US files criminal charges against Huawei over sanctions violations and technology theft

The United States has announced that it is filing criminal charges against China’s Huawei Technologies Co Ltd, pushing a fight against the world’s biggest telecommunications equipment maker. However, Huawei denies of any wrongdoings and this comes days before the trade talks with Beijing. 

The Justice Department has charged Huawei and its chief financial officer for conspiring and violating U.S. sanctions on Iran by doing business through a subsidiary it tried to hide. The Justice Department has also filed a case against Huawei claiming that it stole robotic technology from T-Mobile US Inc. However, the company said that it settled their dispute in 2017.

Huawei said it was “disappointed” to learn of the charges. It said it had sought to discuss them with U.S. authorities “but the request was rejected without explanation.” The Company denies that it or its subsidiary or affiliate have committed any of the asserted violations, is not aware of any wrongdoing, and believes that the U.S. courts will ultimately reach the same conclusion.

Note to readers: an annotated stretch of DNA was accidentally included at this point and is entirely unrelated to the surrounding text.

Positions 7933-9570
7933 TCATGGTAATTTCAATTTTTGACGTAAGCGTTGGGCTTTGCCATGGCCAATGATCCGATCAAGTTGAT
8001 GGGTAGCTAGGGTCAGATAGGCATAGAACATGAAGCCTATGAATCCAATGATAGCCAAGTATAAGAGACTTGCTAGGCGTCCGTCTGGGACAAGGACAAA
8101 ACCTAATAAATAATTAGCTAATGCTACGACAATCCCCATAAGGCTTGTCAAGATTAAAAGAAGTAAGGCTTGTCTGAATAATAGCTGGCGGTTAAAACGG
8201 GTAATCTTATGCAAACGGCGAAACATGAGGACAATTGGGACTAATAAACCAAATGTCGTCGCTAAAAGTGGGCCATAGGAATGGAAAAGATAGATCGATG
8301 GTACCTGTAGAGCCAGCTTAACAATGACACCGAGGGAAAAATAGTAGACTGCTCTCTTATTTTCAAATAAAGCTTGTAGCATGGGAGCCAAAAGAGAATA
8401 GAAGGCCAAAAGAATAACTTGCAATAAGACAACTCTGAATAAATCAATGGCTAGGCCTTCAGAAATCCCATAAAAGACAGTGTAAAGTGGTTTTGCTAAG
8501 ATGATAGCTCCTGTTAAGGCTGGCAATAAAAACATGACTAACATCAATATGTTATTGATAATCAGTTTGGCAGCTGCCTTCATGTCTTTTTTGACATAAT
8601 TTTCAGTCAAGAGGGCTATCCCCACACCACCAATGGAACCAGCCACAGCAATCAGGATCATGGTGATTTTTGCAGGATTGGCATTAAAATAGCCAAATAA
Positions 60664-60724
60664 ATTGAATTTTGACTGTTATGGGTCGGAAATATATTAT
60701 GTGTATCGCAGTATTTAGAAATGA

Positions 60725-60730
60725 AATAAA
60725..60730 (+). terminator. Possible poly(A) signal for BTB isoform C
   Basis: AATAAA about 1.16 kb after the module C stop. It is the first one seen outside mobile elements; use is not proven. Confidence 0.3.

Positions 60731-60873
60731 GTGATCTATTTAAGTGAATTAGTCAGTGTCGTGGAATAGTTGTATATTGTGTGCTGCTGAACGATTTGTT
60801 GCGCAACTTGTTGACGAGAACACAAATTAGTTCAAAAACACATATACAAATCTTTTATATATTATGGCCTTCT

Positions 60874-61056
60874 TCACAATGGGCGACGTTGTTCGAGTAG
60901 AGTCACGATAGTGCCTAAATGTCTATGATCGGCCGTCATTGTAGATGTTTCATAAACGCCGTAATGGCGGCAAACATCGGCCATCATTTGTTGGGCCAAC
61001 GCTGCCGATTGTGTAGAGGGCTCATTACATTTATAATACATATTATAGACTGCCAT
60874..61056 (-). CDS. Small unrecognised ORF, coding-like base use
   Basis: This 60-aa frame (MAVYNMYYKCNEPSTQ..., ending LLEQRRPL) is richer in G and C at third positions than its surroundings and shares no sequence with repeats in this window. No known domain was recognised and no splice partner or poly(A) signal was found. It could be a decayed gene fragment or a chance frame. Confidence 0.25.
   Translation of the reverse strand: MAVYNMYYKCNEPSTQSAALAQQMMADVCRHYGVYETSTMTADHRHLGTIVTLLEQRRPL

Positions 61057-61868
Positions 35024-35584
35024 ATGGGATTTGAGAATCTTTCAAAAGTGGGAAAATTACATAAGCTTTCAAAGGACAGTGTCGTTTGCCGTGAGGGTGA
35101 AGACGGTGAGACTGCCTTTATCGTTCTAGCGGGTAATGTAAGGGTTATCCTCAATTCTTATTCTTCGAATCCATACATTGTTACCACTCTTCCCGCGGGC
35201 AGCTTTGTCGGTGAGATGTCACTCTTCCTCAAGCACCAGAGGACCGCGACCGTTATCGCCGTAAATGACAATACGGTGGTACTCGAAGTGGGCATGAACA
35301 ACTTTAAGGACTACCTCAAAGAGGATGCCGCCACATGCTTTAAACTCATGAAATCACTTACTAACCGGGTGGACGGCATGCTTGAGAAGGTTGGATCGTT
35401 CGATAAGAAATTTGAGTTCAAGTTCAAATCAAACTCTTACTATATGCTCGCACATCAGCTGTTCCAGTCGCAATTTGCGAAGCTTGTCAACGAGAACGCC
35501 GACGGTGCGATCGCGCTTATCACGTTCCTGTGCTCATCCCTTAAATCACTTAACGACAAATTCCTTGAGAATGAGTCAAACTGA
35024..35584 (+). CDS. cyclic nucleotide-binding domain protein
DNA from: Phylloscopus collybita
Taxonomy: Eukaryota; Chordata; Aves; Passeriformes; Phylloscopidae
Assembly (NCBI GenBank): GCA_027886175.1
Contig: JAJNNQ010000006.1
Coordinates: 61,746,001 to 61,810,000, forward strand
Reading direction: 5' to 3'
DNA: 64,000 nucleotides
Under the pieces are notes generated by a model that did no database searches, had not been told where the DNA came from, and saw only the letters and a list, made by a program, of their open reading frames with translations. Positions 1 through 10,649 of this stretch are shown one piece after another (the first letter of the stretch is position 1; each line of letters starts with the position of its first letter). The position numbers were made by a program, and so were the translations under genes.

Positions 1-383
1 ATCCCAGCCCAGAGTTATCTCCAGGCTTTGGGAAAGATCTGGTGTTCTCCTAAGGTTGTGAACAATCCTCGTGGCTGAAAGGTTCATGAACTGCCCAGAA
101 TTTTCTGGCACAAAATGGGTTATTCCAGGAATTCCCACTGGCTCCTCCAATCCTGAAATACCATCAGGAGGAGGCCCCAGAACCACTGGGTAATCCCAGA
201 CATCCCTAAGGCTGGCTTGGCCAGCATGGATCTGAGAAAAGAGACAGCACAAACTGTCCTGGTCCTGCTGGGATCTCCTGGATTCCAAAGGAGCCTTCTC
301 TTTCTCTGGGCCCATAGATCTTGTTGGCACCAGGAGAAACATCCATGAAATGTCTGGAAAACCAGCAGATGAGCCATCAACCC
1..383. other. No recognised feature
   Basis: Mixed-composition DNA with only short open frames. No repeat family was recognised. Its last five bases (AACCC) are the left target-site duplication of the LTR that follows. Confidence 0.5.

China’s foreign ministry expressed “grave concern” and urged the United States drop the arrest warrant of the CFO Meng Wanzhou, the daughter of Huawei’s founder and end “unreasonable suppression” of Chinese companies. This new development is most likely to upset talks between Beijing and Washington. The U.S. Commerce Secretary said the charges are “wholly separate” from the trade negotiations.

It is unclear how the U.S. charges would impact Huawei’s business. Back in 2017, Chinese peer ZTE Corp was prevented from buying essential components from U.S. firms after pleading guilty to similar charges. However, ZTE resumed back to business after paying up to $1.4 billion in fines and replacing its entire board, on top of a near $900 million penalty paid in 2017.

Acting Attorney General Matthew G. Whitaker said:

Today we are announcing that we are bringing criminal charges against telecommunications giant Huawei and its associates for nearly two dozen alleged crimes. As I told Chinese officials in August, China must hold its citizens and Chinese companies accountable for complying with the law.  I’d like to thank the many dedicated criminal investigators from several different federal agencies who contributed to this investigation and the Department of Justice attorneys who are moving the prosecution efforts forward. They are helping us uphold the rule of law with integrity.